GNE

Algae as a Source of Green Energy


Most of our fossil fuels are now believed to be the result of algae that were compressed over the course of several millennia. The resource is fast running out, yet we continue to pump it out of the ground. As we deplete our resources, we discharge carbon dioxide into the atmosphere. As people who care about our environment, we could do things differently.

Photosynthesis reverses global warming via greenhouse gases. Photosynthesis takes place in plants and in algae. Photosynthetic efficiencies of microalgae, when looking at biomass yields per hectare, are up to three hundred times greater than conventional crop plants. Greater light capture and conversion efficiencies will lead to reduced fertilizer and nutrient inputs. Microalgae also have a very short harvesting cycle (ten days), providing a continuous supply of plant oil all year round.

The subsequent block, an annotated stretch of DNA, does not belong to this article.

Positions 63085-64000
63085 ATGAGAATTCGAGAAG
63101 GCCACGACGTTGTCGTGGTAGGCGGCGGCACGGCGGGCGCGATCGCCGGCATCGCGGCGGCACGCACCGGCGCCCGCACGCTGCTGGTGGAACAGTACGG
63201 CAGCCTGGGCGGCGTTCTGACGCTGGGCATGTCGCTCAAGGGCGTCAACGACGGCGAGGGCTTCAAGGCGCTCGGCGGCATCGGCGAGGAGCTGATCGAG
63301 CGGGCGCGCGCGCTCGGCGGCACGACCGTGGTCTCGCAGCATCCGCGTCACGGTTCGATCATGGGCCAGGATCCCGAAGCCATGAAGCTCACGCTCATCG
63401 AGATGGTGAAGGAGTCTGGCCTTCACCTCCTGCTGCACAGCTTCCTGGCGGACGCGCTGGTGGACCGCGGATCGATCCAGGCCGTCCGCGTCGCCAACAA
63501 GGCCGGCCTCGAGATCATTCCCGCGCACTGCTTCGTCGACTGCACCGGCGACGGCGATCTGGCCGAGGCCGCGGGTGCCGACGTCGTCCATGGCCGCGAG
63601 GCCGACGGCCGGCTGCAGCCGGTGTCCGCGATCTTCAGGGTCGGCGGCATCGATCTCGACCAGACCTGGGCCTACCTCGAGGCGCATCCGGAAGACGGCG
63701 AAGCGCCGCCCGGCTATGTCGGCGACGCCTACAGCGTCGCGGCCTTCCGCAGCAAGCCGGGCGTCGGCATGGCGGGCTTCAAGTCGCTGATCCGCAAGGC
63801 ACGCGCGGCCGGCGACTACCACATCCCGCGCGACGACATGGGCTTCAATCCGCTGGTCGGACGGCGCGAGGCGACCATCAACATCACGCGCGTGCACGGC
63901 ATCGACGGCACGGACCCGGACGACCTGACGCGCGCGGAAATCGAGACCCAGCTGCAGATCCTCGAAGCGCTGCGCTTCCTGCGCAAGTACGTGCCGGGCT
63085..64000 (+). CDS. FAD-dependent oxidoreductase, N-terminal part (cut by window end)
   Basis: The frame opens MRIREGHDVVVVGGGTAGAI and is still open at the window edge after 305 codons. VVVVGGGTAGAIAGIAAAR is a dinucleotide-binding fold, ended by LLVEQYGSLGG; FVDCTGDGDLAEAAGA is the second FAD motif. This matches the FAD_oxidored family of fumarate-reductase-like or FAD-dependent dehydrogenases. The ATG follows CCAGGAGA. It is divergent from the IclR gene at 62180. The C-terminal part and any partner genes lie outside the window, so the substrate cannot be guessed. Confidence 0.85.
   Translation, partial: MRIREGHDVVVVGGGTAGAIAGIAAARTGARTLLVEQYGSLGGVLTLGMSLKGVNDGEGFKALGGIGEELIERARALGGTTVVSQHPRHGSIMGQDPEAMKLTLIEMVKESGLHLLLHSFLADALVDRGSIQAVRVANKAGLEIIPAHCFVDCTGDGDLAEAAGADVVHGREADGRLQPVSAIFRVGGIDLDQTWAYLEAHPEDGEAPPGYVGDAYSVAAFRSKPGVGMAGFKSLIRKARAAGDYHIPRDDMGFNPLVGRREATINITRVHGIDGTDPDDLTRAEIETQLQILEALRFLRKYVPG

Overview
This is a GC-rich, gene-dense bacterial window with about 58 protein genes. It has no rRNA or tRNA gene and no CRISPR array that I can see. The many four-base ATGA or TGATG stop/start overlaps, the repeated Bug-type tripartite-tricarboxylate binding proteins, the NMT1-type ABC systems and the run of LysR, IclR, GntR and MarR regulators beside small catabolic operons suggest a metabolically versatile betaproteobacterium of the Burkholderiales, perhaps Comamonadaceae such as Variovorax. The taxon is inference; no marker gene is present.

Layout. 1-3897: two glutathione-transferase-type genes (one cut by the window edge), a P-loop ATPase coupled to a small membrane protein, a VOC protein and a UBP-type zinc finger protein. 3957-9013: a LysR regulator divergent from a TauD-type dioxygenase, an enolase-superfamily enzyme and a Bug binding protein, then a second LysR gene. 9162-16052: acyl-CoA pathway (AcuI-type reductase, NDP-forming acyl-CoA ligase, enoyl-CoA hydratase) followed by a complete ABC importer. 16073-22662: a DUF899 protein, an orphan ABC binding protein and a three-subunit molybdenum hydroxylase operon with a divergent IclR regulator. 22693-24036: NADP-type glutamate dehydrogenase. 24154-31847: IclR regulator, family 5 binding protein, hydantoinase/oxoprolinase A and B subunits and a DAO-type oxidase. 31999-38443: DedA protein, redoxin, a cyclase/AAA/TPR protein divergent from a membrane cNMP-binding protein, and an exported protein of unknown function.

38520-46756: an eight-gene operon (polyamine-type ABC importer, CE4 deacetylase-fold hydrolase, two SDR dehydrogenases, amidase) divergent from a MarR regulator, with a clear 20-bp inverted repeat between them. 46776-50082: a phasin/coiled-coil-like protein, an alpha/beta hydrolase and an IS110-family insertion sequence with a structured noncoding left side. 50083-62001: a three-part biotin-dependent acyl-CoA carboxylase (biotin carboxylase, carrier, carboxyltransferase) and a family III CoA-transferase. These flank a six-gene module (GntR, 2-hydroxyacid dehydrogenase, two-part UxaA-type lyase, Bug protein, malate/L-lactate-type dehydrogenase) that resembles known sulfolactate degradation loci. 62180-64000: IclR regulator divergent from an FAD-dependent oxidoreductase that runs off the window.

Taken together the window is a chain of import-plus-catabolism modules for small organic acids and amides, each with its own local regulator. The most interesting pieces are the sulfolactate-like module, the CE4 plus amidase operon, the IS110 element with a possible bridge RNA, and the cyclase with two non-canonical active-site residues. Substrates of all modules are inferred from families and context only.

Finally, the strains of microalgae we grow enjoy high salt conditions. Water desalination facilities could be used synergistically. Waste water is also ideally suited to cultivate algae. Since no plant takes root, non-arable land can be used, reducing the competition for land crops and opening up new economic opportunities for arid, drought, or saline regions. Thus microalgae can supply all our energy requirements, by utilizing the oil, and all our food requirements by taking out the protein.